Zach Thomas’ Bio for Canton

A compelling argument why former Texas Tech linebacker great Zach Thomas should be enshrined in the Pro Football Hall of Fame one day.

With Zach Thomas’ scheduled induction into the College Football Hall of Fame, the only remaining jewel for his gridiron crown is a spot in the NFL Hall of Fame. Thomas’ place in Canton is by no means certain; only 25 linebackers have been so honored, and nary a Dallas Cowboy linebacker has been good enough to make the grade. In other words, the Hall of Fame is selective in the extreme.

With that said, Zach Thomas has a roster of accomplishments every bit the equal of many linebackers who made the Hall of Fame. A strong case, therefore, can be made that he merits inclusion. Below is what Thomas’ Hall of Fame biographical sketch may look like, if the NFL gatekeepers deign to write one.

Zach Thomas was an undersized but rough-and-tumble linebacker who plied his trade for the vast majority of his career, with the Miami Dolphins. Thomas earned Pro Bowl honors seven times, and first team All-Pro plaudits five times. He was also named to the NFL’s All-Decade Team for the first decade of the 21st century.

Thomas, a lightly recruited linebacker from Pampa, Texas, played his collegiate football at Texas Tech University. While a Red Raider, Thomas earned All America honors in 1994 and 1995 (unanimous), and in that ’95 season was Southwest Conference Defensive Player of the Year and a finalist for the Butkus Award, which went to fellow Hall of Famer, Ray Lewis. Thomas’ game-winning interception return for a touchdown against Texas A&M in 1995 was arguably the most famous single play in Texas Tech football history at that time. In 2015 Thomas was inducted into the College Football Hall of Fame.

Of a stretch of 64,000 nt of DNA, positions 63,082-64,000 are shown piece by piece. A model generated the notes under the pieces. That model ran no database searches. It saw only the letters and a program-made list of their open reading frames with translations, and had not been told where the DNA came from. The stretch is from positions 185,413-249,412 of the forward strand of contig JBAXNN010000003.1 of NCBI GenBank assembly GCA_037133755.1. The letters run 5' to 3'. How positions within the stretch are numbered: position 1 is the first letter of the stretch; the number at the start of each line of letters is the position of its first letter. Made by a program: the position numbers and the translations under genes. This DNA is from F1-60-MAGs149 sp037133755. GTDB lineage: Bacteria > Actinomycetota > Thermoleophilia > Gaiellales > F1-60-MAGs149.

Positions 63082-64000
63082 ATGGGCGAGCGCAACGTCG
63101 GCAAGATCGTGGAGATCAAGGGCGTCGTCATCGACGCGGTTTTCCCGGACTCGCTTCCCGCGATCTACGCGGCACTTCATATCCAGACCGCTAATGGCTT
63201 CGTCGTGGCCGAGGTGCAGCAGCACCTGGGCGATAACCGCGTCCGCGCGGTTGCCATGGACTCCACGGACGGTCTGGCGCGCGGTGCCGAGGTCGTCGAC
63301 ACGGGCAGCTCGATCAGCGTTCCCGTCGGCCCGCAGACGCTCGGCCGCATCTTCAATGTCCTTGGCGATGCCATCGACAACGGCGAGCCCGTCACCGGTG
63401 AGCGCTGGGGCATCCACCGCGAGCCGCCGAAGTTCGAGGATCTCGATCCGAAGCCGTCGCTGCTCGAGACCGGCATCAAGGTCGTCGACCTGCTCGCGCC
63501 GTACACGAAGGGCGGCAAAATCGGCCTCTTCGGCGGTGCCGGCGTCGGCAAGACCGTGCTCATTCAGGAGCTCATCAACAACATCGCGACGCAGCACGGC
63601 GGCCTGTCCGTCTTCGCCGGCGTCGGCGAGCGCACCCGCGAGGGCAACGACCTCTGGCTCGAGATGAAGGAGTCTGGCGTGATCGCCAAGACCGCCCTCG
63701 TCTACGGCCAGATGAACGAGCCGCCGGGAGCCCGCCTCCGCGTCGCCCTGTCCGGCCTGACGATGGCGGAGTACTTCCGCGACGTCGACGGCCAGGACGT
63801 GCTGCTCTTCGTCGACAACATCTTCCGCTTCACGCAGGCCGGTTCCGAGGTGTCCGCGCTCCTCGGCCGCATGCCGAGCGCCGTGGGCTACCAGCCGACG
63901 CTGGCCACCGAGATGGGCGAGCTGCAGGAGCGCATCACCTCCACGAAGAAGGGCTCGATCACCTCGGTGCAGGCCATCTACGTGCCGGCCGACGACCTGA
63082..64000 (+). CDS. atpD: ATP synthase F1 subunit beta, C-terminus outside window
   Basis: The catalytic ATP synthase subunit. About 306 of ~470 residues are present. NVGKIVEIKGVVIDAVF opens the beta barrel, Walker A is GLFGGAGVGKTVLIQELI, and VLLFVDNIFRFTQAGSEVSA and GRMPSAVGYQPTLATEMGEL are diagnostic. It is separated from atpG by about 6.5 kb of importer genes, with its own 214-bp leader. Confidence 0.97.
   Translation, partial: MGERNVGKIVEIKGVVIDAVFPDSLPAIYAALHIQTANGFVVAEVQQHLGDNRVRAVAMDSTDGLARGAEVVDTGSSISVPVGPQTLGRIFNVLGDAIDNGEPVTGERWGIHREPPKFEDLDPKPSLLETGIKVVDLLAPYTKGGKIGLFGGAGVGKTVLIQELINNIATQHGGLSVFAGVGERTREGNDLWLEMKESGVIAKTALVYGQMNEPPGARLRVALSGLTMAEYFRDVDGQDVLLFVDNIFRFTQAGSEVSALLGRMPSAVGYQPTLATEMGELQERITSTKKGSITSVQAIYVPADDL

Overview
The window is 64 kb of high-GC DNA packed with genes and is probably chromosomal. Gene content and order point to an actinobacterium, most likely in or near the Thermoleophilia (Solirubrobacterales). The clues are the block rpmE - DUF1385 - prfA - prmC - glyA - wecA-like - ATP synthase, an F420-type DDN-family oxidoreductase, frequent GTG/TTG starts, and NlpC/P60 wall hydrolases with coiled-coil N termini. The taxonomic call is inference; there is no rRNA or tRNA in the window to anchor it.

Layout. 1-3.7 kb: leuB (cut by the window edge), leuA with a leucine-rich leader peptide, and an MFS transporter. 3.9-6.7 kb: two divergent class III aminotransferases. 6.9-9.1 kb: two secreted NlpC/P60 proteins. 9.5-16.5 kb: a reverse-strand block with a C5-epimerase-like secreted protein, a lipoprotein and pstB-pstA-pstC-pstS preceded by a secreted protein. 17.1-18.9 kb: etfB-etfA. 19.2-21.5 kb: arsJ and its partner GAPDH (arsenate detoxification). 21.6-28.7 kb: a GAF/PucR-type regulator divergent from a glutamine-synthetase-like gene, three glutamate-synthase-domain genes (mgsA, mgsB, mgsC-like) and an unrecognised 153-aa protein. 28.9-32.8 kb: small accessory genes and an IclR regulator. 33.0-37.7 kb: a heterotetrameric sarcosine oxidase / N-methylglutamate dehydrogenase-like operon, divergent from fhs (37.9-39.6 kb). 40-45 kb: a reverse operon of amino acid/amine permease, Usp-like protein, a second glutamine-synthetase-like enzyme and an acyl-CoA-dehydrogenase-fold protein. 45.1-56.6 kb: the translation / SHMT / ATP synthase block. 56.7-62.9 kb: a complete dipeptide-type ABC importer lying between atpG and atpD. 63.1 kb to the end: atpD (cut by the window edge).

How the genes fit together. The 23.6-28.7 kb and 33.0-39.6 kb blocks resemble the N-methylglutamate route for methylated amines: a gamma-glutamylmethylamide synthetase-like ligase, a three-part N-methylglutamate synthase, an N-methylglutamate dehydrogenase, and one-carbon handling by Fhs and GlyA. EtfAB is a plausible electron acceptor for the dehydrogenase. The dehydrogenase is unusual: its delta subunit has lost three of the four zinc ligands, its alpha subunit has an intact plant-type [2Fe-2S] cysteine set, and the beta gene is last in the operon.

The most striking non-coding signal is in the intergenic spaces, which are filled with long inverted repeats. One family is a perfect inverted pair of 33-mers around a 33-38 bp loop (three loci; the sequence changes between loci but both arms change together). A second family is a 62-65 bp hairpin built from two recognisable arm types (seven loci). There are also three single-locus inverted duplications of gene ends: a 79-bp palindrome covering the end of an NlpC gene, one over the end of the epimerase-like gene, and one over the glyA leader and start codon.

After his sterling collegiate career, the Miami Dolphins got a steal selecting Thomas in the fifth round of the draft. He wasted little time proving that he belonged in the league, earning Pro Bowl alternate status and All Rookie honors in his initial season in the pros.

Jimmie Johnson, Thomas’ coach in his early years with the Dolphins, called him a “tackling machine,” and that he surely was. Over his 13-year NFL career, Thomas registered 1,720 tackles, sixth most in league history. He also tallied 20.5 sacks, nine forced fumbles, and 17 interceptions.

And the interceptions were hardly an accident. For while Thomas was double salty against the run, he was also devilish in coverage. He was a quick, instinctive linebacker, as well as a devoted student of the game, and those qualities allowed him to drop into coverage and cause all manner of mayhem in the passing game.

Thomas was never fortunate enough to showcase his skills in a Super Bowl, but he did play on five straight playoff teams—from 1997 through 2001—and on some excellent defenses. Over the course of his Dolphins career, the defense averaged twelfth best in the league in both yardage and points allowed. It is also worth noting that in Miami’s five playoff losses during the Thomas era, the Dolphin offense averaged only five points per game. If Miami had another player like Thomas on the offensive side of the ball, his Dolphins would have made much more playoff noise.

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